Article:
In the chorus, we get to hear what the band calls ’The Muse’, personifying – judging from the song’s context – the creativity or the inspiration of artists. Unlike the artist, he is more confident in what he says (with the use of imperatives), yet his short passage seems much more veiled in imageries and metaphors by comparison. It’s also in here where we first hear the name of the album, perhaps to imply that what comes next is the artist’s journey on this golden path to reach this new idea of art.
The band is very open about the fact that the concept of the album was influenced by Austrian painter Gustav Klimt’s ‘Beethoven Frieze’. If you read the lyrics with this in mind, the artist’s pursuit becomes not only for art but also for happiness. This is reflected in the chorus: ‘Spread the sail of joy’.
There is a distinct contrast between the hard rock and soft sections, but this contrast could’ve been reflected more upon the vocals. The theme of gold, much like in the painting, is underlined very early on, which makes it that much fun to try to spot it throughout the album. Going from Klimt’s path, there is a lot of room for symbolism and we hope that the rest of the album is up for the challenge.
3. Hostile Forces I: Mortal Frame (8:48)
“Hostile Forces I: Mortal Frame” which is about the main character struggling with “hostile forces” that stand in front of him, opens with an incredibly sick prog descend, followed by heavy and grooving riff with solid drumming. The song starts to increase its pace with the new riff in an odd time signature. A bass, so heavy that you hear the strings tremble, accompanies the riff. Theni it reaches the bridge and they harmonize it beautifully with steps to create the build-up for the verse.
Its fades to delicate and calm acoustic guitar. It lacks the power that the listener experienced earlier, resembling the weakness of the protagonist. He is indecisive about what to do. The slow and calm acoustic guitar gets cut by a powerful and distorted riff. It creates contrast from the first part in terms of emotions the main character is facing. This distorted guitar resembles the pain he faces in the face of mortality and fading away. With the powerful delivery of the vocal, the listener can absorb how intense his suffering is.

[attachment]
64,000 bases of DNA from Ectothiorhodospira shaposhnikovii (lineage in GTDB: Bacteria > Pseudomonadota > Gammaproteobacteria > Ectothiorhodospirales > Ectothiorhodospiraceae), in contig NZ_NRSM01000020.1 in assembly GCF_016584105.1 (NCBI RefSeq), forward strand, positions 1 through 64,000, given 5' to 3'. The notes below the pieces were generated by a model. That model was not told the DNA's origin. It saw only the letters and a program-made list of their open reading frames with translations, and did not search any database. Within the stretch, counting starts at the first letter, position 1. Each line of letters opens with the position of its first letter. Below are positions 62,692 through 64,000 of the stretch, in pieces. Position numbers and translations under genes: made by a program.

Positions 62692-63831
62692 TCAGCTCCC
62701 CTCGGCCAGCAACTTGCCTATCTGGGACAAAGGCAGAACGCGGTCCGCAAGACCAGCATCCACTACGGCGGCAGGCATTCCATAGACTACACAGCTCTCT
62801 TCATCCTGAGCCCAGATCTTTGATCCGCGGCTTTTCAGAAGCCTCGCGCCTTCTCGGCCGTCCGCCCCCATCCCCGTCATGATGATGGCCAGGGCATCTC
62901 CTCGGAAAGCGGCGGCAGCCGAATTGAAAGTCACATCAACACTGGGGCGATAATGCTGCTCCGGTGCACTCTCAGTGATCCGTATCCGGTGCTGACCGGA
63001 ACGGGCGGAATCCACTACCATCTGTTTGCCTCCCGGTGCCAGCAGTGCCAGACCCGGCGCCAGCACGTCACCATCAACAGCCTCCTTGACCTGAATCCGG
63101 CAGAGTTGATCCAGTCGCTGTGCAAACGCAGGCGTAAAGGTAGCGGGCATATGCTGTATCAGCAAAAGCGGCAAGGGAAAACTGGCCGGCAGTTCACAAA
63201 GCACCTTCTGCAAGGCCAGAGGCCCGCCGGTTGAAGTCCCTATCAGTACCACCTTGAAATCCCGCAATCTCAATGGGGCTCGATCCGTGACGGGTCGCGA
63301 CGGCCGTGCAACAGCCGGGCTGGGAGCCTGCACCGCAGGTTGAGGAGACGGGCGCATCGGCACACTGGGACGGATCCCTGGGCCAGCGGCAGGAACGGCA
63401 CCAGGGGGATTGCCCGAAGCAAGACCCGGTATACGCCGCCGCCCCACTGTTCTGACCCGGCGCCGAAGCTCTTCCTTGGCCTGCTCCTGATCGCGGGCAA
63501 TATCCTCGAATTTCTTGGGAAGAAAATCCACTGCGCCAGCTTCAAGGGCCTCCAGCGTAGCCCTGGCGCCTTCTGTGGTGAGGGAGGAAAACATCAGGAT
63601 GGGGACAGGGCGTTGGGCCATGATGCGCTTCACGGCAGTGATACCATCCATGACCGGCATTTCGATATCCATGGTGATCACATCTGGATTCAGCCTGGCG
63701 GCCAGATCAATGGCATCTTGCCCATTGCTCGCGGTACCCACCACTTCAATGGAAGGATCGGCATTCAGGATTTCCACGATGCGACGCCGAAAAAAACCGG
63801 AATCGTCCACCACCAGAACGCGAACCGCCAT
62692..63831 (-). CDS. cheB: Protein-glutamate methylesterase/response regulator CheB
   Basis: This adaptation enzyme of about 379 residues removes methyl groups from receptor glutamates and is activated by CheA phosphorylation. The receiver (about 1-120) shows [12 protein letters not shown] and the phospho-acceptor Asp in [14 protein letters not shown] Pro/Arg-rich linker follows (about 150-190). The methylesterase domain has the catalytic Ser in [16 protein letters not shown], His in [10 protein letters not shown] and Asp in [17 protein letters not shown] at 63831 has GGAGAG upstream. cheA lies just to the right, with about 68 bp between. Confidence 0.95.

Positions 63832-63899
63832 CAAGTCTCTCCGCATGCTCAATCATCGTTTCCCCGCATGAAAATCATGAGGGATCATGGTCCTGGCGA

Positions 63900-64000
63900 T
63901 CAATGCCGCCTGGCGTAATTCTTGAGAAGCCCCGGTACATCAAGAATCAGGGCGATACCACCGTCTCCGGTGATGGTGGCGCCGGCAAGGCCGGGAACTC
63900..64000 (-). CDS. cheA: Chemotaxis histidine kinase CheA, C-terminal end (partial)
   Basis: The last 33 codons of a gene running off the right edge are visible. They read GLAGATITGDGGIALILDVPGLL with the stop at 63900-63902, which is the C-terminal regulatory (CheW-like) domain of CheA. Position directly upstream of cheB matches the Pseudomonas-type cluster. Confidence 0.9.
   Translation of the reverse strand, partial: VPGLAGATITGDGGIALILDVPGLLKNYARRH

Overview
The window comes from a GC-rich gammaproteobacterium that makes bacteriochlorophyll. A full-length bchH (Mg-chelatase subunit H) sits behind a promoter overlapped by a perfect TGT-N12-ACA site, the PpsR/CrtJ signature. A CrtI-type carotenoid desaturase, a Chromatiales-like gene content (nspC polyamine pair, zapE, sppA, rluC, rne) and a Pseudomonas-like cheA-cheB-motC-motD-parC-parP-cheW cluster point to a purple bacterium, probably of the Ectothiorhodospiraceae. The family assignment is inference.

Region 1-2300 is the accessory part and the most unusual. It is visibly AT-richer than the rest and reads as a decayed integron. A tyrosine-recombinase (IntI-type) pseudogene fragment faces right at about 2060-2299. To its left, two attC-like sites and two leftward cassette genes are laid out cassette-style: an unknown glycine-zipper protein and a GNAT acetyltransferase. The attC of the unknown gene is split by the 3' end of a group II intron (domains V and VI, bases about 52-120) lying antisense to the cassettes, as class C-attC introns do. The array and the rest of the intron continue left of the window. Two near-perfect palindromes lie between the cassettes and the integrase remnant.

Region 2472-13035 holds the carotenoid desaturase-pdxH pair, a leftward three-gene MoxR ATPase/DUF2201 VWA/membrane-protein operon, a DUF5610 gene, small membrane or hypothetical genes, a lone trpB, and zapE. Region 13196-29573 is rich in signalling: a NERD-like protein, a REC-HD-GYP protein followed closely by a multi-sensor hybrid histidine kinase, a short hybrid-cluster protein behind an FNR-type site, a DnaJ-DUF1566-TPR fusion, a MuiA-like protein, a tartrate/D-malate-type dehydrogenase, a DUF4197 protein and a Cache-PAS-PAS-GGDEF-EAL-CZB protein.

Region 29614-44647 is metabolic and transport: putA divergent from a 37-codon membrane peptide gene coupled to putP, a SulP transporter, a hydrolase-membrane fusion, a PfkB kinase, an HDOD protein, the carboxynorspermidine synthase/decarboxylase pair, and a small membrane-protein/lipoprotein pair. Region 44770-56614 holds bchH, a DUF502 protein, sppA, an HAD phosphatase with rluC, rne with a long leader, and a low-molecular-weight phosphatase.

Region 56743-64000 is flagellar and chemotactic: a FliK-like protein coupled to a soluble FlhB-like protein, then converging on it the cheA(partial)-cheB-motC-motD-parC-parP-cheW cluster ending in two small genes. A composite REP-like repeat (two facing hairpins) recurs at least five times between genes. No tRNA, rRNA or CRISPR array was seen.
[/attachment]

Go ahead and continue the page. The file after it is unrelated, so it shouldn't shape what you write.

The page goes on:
Right after that, Frogg makes a heavy transition without losing any pace. The use another riff with an odd time signature which becomes Frogg’s strong sides in this song. They implement it with such ease and such care. The vocal delivers the main concerns he has:
I’ve been counting days I won’t fade away I am struggling with life This fear is like a wall to climb
A sick breakdown enters just after the vocals end. Full with explosive drumming, this head-banging riff slows down and matches with the high and gentle voice of the vocals. In this part, the listener understands that the protagonist’s desire to reach immortality isn’t material. Actually he is “willing to lose [his] mortal frame.” He is not afraid of the death, the Azrael, end of his mortal body; He is afraid of achieving nothing and losing the “halo” he has. He realizes and points out that the only way to reach immortality is to reach “the golden path.” The golden path lies not in the material world but in a spiritual one and only following the spiritual needs such as art can only defeat death.